Location: Animal Disease Research2018 Annual Report
The goals of this project are to develop multivalent bovine babesiosis subunit vaccines targeting antigens expressed in different Babesia bovis life cycle stages, to develop serological diagnostic assays to aid in bovine babesiosis and equine piroplasmosis diagnosis and surveillance, and to characterize vector competence and drug susceptibility for a new protozoan parasite of horses. These goals will be addressed in the following objectives: Objective 1: Develop diagnostic assays and vaccines for bovine babesiosis by targeting antigens from multiple parasite stages. Subobjective 1A: Determine if immunization with B. bovis blood stage subdominant antigens reduces disease severity and impacts tick infection. Subobjective 1B: Identify B. bovis tick stage specific targets for development of a vaccine to reduce or block tick infection. Subobjective 1C: Develop a multivalent vaccine targeting tick and B. bovis parasite proteins to decrease clinical disease and B. bovis transmission. Subobjective 1D: Develop a B. bovis serological assay to determine infection prevalence. Objective 2: Develop improved diagnostic assays and control strategies for emerging equine piroplasmosis organisms. Subobjective 2A: Identify diagnostic targets for detection of horses infected with Theileria-like parasite. Subobjective 2B: Determine competent tick vectors of the new Theileria-like parasite. Subobjective 2C: Determine Theileria-like parasite drug susceptibility.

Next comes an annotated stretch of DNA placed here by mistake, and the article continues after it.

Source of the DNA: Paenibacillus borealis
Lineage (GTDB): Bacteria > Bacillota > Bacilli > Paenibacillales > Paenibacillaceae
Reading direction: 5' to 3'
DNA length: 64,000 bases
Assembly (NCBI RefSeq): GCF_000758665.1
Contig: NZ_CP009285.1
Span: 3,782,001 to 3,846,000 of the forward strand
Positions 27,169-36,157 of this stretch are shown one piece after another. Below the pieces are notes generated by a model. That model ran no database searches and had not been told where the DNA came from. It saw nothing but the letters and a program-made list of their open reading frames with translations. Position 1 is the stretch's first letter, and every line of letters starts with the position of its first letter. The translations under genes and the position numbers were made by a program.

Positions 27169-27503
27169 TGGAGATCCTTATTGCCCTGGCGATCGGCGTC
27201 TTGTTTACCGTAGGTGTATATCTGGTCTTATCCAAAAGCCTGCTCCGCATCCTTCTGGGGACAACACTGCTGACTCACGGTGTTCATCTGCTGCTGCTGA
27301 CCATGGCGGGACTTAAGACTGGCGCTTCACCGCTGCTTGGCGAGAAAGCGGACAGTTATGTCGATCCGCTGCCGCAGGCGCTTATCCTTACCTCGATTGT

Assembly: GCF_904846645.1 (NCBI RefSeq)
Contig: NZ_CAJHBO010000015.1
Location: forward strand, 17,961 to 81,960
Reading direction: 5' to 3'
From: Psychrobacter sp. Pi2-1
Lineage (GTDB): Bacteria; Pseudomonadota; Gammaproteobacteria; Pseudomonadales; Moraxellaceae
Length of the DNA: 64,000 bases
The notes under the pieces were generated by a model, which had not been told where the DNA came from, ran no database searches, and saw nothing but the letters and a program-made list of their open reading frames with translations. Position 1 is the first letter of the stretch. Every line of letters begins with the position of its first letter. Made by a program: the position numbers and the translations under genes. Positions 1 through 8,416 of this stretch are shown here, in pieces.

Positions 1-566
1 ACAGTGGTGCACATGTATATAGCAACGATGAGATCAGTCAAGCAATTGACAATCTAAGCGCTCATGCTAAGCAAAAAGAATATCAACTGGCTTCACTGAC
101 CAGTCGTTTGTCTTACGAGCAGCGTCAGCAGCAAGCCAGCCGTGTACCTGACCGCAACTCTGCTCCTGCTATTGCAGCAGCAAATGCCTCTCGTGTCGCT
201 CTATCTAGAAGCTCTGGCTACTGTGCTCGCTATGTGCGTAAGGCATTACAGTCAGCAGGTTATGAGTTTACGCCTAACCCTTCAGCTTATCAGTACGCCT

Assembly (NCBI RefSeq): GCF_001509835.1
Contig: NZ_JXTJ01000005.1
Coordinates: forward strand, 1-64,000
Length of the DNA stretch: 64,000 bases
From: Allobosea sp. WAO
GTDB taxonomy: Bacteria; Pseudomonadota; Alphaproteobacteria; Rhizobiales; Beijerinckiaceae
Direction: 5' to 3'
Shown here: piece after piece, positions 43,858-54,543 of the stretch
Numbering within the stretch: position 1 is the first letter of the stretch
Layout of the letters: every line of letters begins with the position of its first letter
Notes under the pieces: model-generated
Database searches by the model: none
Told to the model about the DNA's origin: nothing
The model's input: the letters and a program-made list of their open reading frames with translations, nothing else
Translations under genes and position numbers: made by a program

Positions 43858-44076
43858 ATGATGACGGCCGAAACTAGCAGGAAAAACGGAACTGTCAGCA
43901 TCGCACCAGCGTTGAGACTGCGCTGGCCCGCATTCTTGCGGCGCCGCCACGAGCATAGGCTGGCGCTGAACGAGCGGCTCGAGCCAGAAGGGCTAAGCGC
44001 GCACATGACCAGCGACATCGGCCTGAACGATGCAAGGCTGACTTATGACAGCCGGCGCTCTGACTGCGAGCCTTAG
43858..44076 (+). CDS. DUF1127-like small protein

Objective 1: Develop diagnostic assays and vaccines for bovine babesiosis by targeting antigens from multiple parasite stages. Goals: The goal of this objective is to develop preventive measures and diagnostic assays for bovine babesiosis in an effort to stop pathogen spread via tick vectors and to understand pathogen prevalence and distribution. Approach: Target B. bovis proteins expressed in vertebrate or invertebrate hosts which may provide control strategies to reduce disease severity in the mammalian host and block transmission of parasites via tick vectors. In addition, this project will provide diagnostic tools to determine vaccine efficacy and to assess pathogen prevalence and distribution in the U.S. Objective 2: Develop improved diagnostic assays and control strategies for emerging equine piroplasmosis organisms. Goals: Develop diagnostic assays for the newly discovered Theileria-like parasite (TLP) to discriminate between horses infected with this new parasite and those infected with T. equi, elucidate vector competency and determine the efficacy of drug therapy to prevent TLP spread in the U.S. horse population.